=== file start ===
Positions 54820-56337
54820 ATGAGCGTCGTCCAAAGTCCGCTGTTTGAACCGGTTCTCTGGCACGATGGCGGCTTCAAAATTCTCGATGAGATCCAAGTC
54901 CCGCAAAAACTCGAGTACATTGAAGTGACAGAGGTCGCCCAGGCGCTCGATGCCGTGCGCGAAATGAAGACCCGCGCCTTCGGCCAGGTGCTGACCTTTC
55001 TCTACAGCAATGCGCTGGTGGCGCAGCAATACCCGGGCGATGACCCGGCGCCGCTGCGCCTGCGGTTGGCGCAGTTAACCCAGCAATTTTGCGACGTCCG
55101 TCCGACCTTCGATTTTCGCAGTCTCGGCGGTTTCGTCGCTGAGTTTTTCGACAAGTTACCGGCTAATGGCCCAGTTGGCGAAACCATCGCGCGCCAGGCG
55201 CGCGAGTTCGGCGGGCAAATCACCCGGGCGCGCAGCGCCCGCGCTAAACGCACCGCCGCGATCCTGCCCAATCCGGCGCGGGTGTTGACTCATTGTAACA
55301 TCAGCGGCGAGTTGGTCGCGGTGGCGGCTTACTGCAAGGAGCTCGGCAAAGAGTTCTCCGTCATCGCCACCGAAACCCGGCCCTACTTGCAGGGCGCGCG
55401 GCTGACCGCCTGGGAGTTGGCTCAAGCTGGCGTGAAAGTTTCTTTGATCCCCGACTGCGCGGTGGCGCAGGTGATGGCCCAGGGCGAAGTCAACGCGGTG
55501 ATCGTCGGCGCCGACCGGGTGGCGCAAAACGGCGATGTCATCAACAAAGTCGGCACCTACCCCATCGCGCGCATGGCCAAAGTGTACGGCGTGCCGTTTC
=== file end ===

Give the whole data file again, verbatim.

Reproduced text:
Positions 54820-56337
54820 ATGAGCGTCGTCCAAAGTCCGCTGTTTGAACCGGTTCTCTGGCACGATGGCGGCTTCAAAATTCTCGATGAGATCCAAGTC
54901 CCGCAAAAACTCGAGTACATTGAAGTGACAGAGGTCGCCCAGGCGCTCGATGCCGTGCGCGAAATGAAGACCCGCGCCTTCGGCCAGGTGCTGACCTTTC
55001 TCTACAGCAATGCGCTGGTGGCGCAGCAATACCCGGGCGATGACCCGGCGCCGCTGCGCCTGCGGTTGGCGCAGTTAACCCAGCAATTTTGCGACGTCCG
55101 TCCGACCTTCGATTTTCGCAGTCTCGGCGGTTTCGTCGCTGAGTTTTTCGACAAGTTACCGGCTAATGGCCCAGTTGGCGAAACCATCGCGCGCCAGGCG
55201 CGCGAGTTCGGCGGGCAAATCACCCGGGCGCGCAGCGCCCGCGCTAAACGCACCGCCGCGATCCTGCCCAATCCGGCGCGGGTGTTGACTCATTGTAACA
55301 TCAGCGGCGAGTTGGTCGCGGTGGCGGCTTACTGCAAGGAGCTCGGCAAAGAGTTCTCCGTCATCGCCACCGAAACCCGGCCCTACTTGCAGGGCGCGCG
55401 GCTGACCGCCTGGGAGTTGGCTCAAGCTGGCGTGAAAGTTTCTTTGATCCCCGACTGCGCGGTGGCGCAGGTGATGGCCCAGGGCGAAGTCAACGCGGTG
55501 ATCGTCGGCGCCGACCGGGTGGCGCAAAACGGCGATGTCATCAACAAAGTCGGCACCTACCCCATCGCGCGCATGGCCAAAGTGTACGGCGTGCCGTTTC